The previous hallmarks I noted in the previous post are to a degree re-interpreted here, particularly combat, heritage, classes and alignment are clarified and all in an unexpected direction. Proficiency is recognised as potentially problematic, and the key question to come out of that is why has a solution to this problem not been found in three subsequent editions? Environmental interaction subsystems are doubled down on, with a bunch more DM-facing and PC-facing systems, re-iterating their importance and the necessity of finding a way to support it without so many separate sub-systems.

I did not expect to come out of this and expect the DMG to point me towards a radically different take on a Second Edition retroclone, but here I am. Advanced Fantasy Dungeons remains a very interesting prospect if some of the more complex barriers can be overcome.

Let me know your thoughts (if you have any), here or on twitter. This is interesting, and I’m interested in other peoples opinions, particularly alternative readings! I’ll try to find time to read some of the Monster Manual next week – this should be easier, because I’ll be taking samples. So far, essential reading feels like the Paladin, Ranger and Priest’s Handbook, perhaps the Bard’s, potentially Birthright and Battlesystem to round out the intrigue and war pillars that exist in Second Edition along with Social, Exploration and Combat that do not exist in more recent editions and that aren’t adequately covered so far. If you’re familiar with these older books, is there anything else I should look at, or look at instead?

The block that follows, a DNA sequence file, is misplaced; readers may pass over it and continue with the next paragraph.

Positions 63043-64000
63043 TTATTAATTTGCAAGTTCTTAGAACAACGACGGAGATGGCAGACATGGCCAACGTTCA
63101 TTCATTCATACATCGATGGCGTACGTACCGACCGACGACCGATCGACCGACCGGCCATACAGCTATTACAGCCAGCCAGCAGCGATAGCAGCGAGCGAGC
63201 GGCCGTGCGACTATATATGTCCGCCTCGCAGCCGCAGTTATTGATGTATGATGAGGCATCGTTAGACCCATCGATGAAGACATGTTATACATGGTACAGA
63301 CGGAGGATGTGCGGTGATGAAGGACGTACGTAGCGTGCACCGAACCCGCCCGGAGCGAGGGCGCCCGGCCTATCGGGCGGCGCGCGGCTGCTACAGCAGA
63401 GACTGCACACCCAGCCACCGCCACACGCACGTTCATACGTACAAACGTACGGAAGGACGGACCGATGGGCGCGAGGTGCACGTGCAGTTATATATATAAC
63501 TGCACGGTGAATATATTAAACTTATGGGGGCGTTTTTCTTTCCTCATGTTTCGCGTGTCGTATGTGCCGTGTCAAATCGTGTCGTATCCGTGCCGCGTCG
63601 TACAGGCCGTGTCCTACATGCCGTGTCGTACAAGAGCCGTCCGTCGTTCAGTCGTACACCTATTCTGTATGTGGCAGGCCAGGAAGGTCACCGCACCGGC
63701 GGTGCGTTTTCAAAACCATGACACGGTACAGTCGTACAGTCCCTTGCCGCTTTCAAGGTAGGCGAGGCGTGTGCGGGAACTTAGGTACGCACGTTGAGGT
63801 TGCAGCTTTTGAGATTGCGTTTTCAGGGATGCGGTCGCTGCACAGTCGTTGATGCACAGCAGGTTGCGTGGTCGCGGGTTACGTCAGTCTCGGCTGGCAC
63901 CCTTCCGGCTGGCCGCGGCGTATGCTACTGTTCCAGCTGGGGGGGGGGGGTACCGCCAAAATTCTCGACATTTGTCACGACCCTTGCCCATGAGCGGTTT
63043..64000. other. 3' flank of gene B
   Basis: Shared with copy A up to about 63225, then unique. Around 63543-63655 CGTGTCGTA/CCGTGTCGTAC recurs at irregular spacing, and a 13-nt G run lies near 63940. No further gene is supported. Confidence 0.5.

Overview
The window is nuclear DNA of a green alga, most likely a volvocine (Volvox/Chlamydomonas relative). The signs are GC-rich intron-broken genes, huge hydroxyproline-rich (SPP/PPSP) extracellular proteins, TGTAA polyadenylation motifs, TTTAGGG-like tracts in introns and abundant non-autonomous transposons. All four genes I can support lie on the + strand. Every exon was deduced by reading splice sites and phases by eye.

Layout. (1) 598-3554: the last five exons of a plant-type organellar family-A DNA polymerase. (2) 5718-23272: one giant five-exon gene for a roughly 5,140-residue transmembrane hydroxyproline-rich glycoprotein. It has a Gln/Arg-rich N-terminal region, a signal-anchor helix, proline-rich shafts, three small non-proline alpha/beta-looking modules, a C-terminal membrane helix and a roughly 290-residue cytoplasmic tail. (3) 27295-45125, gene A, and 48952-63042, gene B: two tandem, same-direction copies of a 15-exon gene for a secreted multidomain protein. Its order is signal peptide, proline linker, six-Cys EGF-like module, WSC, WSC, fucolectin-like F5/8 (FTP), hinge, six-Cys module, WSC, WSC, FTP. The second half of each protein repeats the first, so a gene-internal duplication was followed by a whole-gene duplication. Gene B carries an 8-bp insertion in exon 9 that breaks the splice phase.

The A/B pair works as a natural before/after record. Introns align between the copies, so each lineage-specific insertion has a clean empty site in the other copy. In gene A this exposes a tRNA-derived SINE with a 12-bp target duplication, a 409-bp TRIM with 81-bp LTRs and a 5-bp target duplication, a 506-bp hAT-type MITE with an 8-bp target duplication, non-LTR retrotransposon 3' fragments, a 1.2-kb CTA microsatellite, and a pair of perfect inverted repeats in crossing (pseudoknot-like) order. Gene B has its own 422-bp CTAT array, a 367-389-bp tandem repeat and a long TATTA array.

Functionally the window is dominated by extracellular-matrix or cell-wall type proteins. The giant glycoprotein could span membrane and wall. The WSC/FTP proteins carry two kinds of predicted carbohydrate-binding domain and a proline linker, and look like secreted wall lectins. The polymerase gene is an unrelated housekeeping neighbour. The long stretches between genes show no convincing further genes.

Idle Cartulary

26th March 2022

Dancing around the rules

This week, I’m going to read all eight Anti-Sisyphus zines by Jared Sinclair (1).

Disclaimers: I like and respect Sinclair and considered him a friend, although our interactions have been limited since he departed Twitter. We engaged around AS and the philosophy of roleplaying a lot in good faith. My discussions with Sinclair informed a lot of my approaches to writing, best exemplified in Ludicrous Compendium and Blow Up Hamlet, two of my best works. Ludicrous Compendium #3 was released through Spear Witch. I shall venture forth regardless of my biases, also saying that you should probably buy these zines and read along because, as they are designed to be played, this may not make sense without them.

It appears I understood AS largely through conversation with Sinclair and a few other friends, rather than through successfully reading them. I have trouble with attention, and until recently wasn’t medicated, and as I read through AS for this post, I realised that I recall reading AS3 and AS4 clearly, though not the others. My memory isn’t what it used to be, or at least as far as I remember it. This then, despite previous beliefs, could be considered my first read of AS as a whole.